Sunday, 8 June 2014

Lake District LSD running: Ennerdale

This weekend was the English Championships fell race (a long one) in Ennerdale. I took the opportunity to join Tim who was racing, plus the small gathering of Glossopdale Harriers on the trip, but to do my own long run separate to the race. Our bunkhouse was great, plenty of room, decent facilities and a superb wood burning stove (which proved vital to drying kit after the deluge we all ran in yesterday). If you're visiting the area and need a decent place for the night check it out, Low Cock How Farm. It's either a decent walk or a short drive to Ennerdale Bridge and the pub, but worth it.

Low Cock How Farm Bunkhouse - yes, there was sunshine both mornings
Horse and foal at the farm - they have 40+ horses and a riding school
I had all sorts of plans for my long run, but essentially I would set off before the race, run for 3-4 hours (approx 30km) and be back before the racers got to the finish. Because the forecast was for horrible weather (heavy rain, lightening and thunder) I'd initially planned to run down the valley by the lake, all the way to Black Sail YHA and back on the other side of the valley. Not the most adventurous fell running given that most of it's on forest tracks, but having run there early May (read this for a write up of that trip) I knew the valley is beautiful, and I'd be sheltered if the weather turned as expected.

Forest track....minus the forest
Tormentil flowers
The day dawned beautiful and sunny, and with hindsight I should have just grabbed my gear and headed off at 6am to enjoy the dry part of the day more. As it was I pottered about, had a lazy breakfast and studied the map for a while. I decided to run from the farm, heading through Heckbarley forest track to Grike (488m). The forest track rose steadily, just enough to think it was runnable but too steep to allow me to find a comfortable pace, so it was a run/walk/run/walk strategy - the mental game - made all the more pleasant by having a buzzard up above me for quite a while. On the ascent up to Grike there was loads of little yellow flowers out, tormentil, which I know Tim will be familiar with.

Grike summit looking eastwards up the Ennerdale Valley - the sky was starting to look 'interesting'
Grike summit view to Crag Fell 
From the top of Grike I descended the gentle slope, passing a local fell runner on his Saturday run before the rain, and then across a saddle and up Crag Fell (523m). Crag Fell was to be the final check point on the fell race, so it would be good to see where the runners would start their final descent. From Crag Fell I made the decision to drop down to Ennerdale Water in the valley bottom.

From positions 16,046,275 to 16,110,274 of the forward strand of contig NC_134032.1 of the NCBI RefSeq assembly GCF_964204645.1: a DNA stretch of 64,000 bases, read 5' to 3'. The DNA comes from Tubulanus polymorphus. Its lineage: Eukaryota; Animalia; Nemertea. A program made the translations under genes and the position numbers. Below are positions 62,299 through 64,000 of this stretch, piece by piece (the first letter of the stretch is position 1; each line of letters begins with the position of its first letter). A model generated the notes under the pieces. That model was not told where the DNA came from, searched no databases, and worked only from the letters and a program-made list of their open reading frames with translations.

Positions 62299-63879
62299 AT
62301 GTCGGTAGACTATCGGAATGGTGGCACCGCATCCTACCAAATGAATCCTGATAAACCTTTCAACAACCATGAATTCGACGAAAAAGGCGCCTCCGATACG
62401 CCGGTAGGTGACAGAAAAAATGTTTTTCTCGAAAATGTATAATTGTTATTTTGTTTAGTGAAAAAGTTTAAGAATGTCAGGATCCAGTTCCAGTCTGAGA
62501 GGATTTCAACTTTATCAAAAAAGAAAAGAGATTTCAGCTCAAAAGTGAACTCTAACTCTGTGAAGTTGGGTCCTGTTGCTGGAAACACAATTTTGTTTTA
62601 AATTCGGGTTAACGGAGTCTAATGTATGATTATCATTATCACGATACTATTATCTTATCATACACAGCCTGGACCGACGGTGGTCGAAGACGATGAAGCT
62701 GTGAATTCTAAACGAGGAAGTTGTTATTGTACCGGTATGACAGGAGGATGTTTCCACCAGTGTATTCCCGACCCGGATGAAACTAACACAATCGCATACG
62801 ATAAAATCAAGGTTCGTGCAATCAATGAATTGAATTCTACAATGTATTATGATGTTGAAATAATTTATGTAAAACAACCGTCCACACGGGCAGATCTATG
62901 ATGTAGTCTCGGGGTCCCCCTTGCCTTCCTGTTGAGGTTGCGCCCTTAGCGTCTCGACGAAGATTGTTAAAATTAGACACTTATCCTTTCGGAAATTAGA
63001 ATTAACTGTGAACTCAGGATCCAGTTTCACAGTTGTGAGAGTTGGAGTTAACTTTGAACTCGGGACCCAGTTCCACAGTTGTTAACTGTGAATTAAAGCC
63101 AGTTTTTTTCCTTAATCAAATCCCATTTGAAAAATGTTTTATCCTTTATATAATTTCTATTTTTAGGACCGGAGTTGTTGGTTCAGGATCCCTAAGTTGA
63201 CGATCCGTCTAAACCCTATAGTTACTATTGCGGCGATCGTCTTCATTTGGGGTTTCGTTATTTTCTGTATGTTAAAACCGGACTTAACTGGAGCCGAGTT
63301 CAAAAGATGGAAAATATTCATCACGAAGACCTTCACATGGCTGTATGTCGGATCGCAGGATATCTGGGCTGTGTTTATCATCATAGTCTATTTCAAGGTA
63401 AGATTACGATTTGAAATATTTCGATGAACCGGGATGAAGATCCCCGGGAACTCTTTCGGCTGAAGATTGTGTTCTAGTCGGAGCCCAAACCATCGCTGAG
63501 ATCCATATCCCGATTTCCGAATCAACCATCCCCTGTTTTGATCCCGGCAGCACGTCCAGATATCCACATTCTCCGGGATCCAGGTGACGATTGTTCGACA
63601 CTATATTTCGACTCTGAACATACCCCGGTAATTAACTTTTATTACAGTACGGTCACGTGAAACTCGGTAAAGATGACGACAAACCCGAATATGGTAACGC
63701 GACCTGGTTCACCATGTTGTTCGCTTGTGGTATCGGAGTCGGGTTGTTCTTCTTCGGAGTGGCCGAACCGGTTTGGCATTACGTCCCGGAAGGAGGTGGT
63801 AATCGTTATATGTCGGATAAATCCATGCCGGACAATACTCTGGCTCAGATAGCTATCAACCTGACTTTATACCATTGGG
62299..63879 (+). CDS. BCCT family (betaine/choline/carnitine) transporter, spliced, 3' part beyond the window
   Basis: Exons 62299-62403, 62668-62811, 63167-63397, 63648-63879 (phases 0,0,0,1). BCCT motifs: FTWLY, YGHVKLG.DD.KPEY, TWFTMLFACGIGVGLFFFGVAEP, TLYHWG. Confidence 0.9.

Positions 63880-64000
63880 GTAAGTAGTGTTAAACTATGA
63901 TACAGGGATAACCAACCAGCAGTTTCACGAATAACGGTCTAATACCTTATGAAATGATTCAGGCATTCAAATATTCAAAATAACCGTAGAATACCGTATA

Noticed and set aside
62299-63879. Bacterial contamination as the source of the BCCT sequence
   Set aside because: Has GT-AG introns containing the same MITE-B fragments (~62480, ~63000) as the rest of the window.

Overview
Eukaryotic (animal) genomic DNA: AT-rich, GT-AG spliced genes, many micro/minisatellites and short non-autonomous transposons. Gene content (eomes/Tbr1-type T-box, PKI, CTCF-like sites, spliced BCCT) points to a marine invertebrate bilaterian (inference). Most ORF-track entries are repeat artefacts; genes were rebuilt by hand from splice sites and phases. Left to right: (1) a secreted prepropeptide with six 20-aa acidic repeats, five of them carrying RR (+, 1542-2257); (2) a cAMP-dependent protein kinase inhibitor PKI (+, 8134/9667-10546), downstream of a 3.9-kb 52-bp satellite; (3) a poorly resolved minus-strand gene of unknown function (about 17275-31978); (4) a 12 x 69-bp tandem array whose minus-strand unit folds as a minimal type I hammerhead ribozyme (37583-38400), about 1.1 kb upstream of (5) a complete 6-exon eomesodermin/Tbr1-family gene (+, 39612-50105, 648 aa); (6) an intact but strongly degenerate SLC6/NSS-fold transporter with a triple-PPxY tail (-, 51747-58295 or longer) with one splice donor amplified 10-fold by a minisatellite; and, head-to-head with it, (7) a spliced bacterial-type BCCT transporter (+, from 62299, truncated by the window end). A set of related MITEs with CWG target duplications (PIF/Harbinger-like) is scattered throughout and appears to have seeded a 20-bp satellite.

Before the descent I had to put on my waterproof for a very large rain shower fell upon me, plus the wind was fairly buffety up on the top. Once down in the valley it was almost too warm for the jacket, but too much rain to take it off. That dilemma held true for most of the run.

Part-way down the non-existent path, looking back to Ennerdale Bridge
It should have been a nice descent but either I missed the path completely or it just isn't used and is so overgrown with bracken (old and new), moss covered rocks and trees that it was a bit of a mare! I got slightly sidetracked on a decent trod but realised before I'd lost too much height that it was taking me towards Anglers Crag and the wrong way in the valley. So, after bashing across the hill side I found what should have been the path and made my way slowly down the hillside, keeping the stream and wall to my right.

Along the valley bottom the path runs right beside the lake, it's a horrible rocky-tree-root path to attempt to run on, one which all the racers will have discovered a few hours after me. I followed the path listening to a cuckoo, and soon left the lake behind, picking up a forest track on the opposite side to Ennerdale YHA.

Lake shore looking east
A good bit of the bad-for-running-path
It was lovely and peaceful running along the track, but my rucksack which was well packed for a long run (so heavier than usual) was drenched from several heavy downpours and looking back I reckon this slowed me somewhat on the run. I really don't think there was anything in my bag I could have left out. So what if I didn't need it on the day, should there have been a reason to stop all the spare kit would have been used and all the food eaten.